On heritage and building our nation


This month we’ve been reflecting on our heritage, both in the collective sense and as individuals. Many a conversation has been had in and out of our studio regarding our collective culture (as South Africans) and our individual cultures.

I am often struck by the richness of experience that I have been exposed to in my various work environments and that one of the most valuable nation-building exercises we can ever do is to have conversations about heritage and culture with each other.

I’ll never forget leaving South Africa for the first time and being so surprised when things operated differently to what I was used to. I remember returning home after a year of living overseas and bursting into tears when the lady at passport control welcomed me home. It had been so long since I’d heard that accent and I was overwhelmed by how much love I felt in that moment for this country and her people. I have had the privilege of traveling more since then and I have to say that the tears are always close to the surface whenever I land back in South Africa.

One particular conversation that happened in our TSE studio this month was around beliefs and practices in entering adulthood and things such as marriage. In my culture, most people move out of home way before they get married and it would be rather unusual to live at home past your studies and perhaps even that is pushing it. Jason had a very different experience in that in his culture it is expected that you would get married from ‘out of the house’ - basically it would be very unusual to move out from your parents’ home before you were married. Such a wide gap here and yet it’s easy to see that there are pros and cons about both arrangements and that different belief and value systems have shaped our views on the topic.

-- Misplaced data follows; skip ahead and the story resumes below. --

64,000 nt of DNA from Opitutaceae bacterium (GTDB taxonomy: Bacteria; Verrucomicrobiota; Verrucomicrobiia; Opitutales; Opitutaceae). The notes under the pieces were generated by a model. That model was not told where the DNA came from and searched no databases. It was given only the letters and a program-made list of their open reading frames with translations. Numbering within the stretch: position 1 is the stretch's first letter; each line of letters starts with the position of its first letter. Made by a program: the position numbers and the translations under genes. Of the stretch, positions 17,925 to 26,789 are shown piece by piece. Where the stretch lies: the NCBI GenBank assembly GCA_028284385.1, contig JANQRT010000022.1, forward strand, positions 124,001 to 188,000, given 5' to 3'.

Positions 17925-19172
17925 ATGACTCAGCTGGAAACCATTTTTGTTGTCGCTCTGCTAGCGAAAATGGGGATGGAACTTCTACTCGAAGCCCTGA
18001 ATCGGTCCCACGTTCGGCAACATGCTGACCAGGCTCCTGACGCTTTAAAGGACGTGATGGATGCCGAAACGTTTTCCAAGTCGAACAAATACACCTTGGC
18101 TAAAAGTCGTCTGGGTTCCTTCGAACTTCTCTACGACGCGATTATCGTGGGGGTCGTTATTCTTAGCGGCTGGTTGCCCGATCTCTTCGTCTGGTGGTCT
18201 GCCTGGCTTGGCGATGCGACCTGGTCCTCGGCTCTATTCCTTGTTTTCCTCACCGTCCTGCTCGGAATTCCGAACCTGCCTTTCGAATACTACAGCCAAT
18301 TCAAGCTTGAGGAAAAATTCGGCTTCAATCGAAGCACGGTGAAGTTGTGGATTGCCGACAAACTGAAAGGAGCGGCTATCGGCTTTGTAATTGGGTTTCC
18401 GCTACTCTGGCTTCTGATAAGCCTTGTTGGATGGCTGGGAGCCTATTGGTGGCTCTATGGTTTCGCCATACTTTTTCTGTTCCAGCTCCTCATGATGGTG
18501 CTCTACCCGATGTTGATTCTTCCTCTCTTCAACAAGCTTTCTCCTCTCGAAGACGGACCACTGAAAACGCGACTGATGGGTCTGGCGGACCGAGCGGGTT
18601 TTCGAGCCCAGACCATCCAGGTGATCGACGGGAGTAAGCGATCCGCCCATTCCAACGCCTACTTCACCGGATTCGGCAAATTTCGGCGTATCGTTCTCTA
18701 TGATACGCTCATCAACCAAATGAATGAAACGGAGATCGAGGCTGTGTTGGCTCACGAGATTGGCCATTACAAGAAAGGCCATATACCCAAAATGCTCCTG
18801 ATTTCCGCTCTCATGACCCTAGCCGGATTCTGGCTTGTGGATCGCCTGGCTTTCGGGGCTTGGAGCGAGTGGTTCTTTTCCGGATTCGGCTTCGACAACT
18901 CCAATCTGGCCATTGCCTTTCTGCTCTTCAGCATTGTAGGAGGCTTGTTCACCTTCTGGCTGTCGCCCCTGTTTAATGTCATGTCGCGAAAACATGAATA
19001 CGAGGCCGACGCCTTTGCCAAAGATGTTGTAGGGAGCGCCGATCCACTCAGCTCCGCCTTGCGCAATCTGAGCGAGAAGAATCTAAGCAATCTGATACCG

I so appreciate the fact that I get to spend time with people from different backgrounds and that I have had the privilege of experiencing different cultures both in my own city as well as on my travels around the world. The value of being exposed to different cultures and ways of doing things cannot be underestimated and I think that this is one of the greatest robberies that our history of segregation exercised on us - and in my view, still does in many ways.

We’re working hard at developing a culture of celebration in our business and this includes being able to celebrate someone for who they are and where they come from. Our ability to handle com-plexity is surely one of the most important things that we can develop as people. The truth is that it is often much simpler to spend time with people who share the same culture and beliefs as we do. How can we create unity in a nation that has such a splintered story? I believe that in sharing our stories and building relationships outside of our comfort zones that we begin to create a new narra-tive and a joint heritage that we can all be proud of and all benefit from. This doesn’t mean that we lose the quintessential things that have formed us, but I think rather that we add to the meaning of how we’ve always viewed ourselves and the people who call this land ‘home’.

Some ways to become more aware of cultures different to your own:

- Cultivate curiosity rather than suspicion - easier said than done. If you’re using your culture as the baseline then everyone who does things differently will be ‘wrong’ (according to you). How about we recognise that ‘different’ is not ‘wrong’.

- Spend time getting to really know people outside of your own cultural heritage.

- Read up on the history of your city and work at understanding the dynamics that surround you every day.

- Celebrate your own culture and heritage, but never at the expense of another person or culture.

How are you engaging with your heritage and culture in your life and your workplace? Let us know, we’d love to hear from you.

As always, thank you for stopping by!

Chat soon,